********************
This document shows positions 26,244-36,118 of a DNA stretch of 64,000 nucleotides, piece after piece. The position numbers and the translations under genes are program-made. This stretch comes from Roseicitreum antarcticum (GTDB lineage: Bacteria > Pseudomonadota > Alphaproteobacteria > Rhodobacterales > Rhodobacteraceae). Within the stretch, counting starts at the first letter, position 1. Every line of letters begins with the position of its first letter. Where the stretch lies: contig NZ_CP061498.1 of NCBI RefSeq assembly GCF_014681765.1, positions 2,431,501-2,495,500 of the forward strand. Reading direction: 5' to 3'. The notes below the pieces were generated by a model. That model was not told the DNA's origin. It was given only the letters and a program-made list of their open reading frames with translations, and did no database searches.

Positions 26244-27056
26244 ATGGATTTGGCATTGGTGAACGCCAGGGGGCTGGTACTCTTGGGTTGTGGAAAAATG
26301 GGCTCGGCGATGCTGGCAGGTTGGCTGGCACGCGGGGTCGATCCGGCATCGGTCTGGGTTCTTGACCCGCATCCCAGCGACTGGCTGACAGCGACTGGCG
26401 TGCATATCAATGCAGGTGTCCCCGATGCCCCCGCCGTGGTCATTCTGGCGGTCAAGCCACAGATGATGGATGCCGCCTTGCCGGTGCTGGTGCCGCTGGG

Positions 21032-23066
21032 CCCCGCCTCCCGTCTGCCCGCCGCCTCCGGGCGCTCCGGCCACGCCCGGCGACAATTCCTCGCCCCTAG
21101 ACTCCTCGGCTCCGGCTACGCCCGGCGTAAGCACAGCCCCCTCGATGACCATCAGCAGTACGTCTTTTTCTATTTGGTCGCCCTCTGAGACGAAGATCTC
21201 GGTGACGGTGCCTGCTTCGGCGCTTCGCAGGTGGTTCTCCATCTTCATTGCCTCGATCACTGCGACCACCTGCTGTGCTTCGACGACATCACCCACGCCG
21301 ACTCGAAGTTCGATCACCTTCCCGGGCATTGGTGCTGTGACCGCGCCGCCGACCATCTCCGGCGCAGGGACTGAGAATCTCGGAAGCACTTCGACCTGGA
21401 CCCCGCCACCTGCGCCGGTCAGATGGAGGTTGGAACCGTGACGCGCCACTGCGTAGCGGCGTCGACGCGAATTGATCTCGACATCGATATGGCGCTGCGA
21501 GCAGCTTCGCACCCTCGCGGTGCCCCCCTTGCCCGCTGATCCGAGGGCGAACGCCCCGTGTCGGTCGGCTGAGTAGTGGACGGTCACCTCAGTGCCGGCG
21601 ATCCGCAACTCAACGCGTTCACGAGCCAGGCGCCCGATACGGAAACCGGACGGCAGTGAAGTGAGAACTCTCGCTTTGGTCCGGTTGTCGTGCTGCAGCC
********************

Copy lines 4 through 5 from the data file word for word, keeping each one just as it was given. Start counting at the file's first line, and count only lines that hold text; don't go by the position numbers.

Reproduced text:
26301 GGCTCGGCGATGCTGGCAGGTTGGCTGGCACGCGGGGTCGATCCGGCATCGGTCTGGGTTCTTGACCCGCATCCCAGCGACTGGCTGACAGCGACTGGCG
26401 TGCATATCAATGCAGGTGTCCCCGATGCCCCCGCCGTGGTCATTCTGGCGGTCAAGCCACAGATGATGGATGCCGCCTTGCCGGTGCTGGTGCCGCTGGG